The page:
Pianist Girma Yifrashewa performs at the Bethesda Blues and Jazz Supper Club. (Josh Sisk/For The Washington Post)

“There is no place in Ethiopia where Girma could do this!” an immigrant from Addis Ababa explained during Sunday night’s intermission at Bethesda Blues & Jazz Supper Club. “People there don’t pay attenton to classical music. It’s all cultural, traditional music.” Pianist and composer Girma Yifrashewa, then, is as unique in his homeland as he is in the United States: a man who has studied the European piano repertoire and has applied its devices to Ethiopian traditional music. At the club, he showcased both traditions in one of this year’s most mesmerizing concerts.

Yifrashewa made headway in the States with the release of 2014’s “Love   & Peace,” featuring five original compositions for solo piano. (NPR named one piece, “Sememen,” its song of the year for classical and jazz.) But with the exception of the opener, a somber new piece dedicated to the recent Ethiopian victims of the Islamic State, his first set on Sunday was all repertory. His choices, though, were very revealing: heavy on Chopin (who wrote three of the seven selections), with his static harmony and dense latticework, and nearly all waltzes, including Tchaikovsky’s “Autumn” and Liszt’s “Consolation No. 3,” as well as his own composition.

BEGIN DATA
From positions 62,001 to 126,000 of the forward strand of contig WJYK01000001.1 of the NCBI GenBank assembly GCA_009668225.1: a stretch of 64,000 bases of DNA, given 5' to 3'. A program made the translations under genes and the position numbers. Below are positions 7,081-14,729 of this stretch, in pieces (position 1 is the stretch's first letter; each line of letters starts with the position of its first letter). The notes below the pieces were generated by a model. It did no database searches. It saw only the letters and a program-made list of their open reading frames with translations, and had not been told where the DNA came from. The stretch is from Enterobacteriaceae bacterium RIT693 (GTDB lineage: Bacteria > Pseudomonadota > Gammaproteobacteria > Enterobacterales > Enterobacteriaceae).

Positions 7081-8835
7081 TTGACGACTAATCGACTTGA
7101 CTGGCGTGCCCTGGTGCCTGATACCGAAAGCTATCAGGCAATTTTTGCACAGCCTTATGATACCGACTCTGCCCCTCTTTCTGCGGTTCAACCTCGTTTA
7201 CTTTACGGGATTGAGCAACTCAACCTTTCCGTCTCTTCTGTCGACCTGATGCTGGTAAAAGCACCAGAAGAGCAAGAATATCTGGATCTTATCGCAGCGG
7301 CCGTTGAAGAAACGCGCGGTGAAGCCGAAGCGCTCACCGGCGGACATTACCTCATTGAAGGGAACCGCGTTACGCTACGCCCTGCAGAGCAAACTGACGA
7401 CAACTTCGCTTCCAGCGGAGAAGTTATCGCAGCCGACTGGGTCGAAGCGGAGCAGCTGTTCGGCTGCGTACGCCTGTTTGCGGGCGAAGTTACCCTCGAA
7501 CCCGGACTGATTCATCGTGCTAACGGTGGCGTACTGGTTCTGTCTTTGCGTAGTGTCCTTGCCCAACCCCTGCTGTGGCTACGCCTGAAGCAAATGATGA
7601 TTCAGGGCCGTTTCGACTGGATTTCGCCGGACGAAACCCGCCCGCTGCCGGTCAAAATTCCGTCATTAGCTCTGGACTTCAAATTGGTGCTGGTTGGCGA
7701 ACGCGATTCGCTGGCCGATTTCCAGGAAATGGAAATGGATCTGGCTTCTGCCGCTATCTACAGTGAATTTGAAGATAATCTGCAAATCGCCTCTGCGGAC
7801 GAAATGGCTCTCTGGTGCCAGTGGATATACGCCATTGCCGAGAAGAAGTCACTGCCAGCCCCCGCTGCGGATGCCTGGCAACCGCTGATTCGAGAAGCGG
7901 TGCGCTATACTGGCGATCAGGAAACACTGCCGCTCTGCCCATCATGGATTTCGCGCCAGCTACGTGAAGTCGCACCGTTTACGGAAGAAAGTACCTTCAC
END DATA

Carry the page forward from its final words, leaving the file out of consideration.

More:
This formed important context; waltz time (3/4 and 6/8) is very important in Ethiopian music, and Chopin, as became clear in the second half, is a major influence on Yifrashewa’s composing. They were also beautiful performances in their own right, Yifrashewa employing a tenderness of tone and light rhythmic touch that added heft to his more emphatic attack on pieces by Chopin and Schumann.

The second half opened with another waltz, James Lee III’s “Memories of Axum.” Then came Yifrashewa’s pieces from “Love & Peace.” These, he explained, were based on Ethiopian folk songs, but the European development techniques were so firmly in place that it was often hard to hear the East African elements. The pastoral “The Shepherd with the Flute,” for example, was built on a set of right-hand trills that emulated the titular instrument but also drew on Chopin’s filigrees; those same trills occupied “Elilta,” in this case evoking a joyful Ethiopian yelp, in a melody that resembled a Protestant hymn with Beethovenian ornamentation. “Ambassel” made the Ethiopian tradition most apparent, with rumbling modal harmony and stately 6/8 time.

Yet there was also a surprising amount of American influence in Yifrashewa’s music. “Elilta” was a 4/4 tune with triplet phrasing on the piano, reminiscent of swing rhythm; swing went from reminiscent to overt in “Chewata,” with a syncopated section that echoed Gershwin’s “Rhapsody in Blue.” “The Shepherd With the Flute” suggested a blues aesthetic in its middle section as well. And, as if to make sure this point wasn’t lost, Yifrashewa’s encore for the evening was a fast and lively rendition of Scott Joplin’s “Maple Leaf Rag.” From an Ethiopian musician who studied in Europe and was now performing in the United States, it was a tidy package.

West is a freelance writer.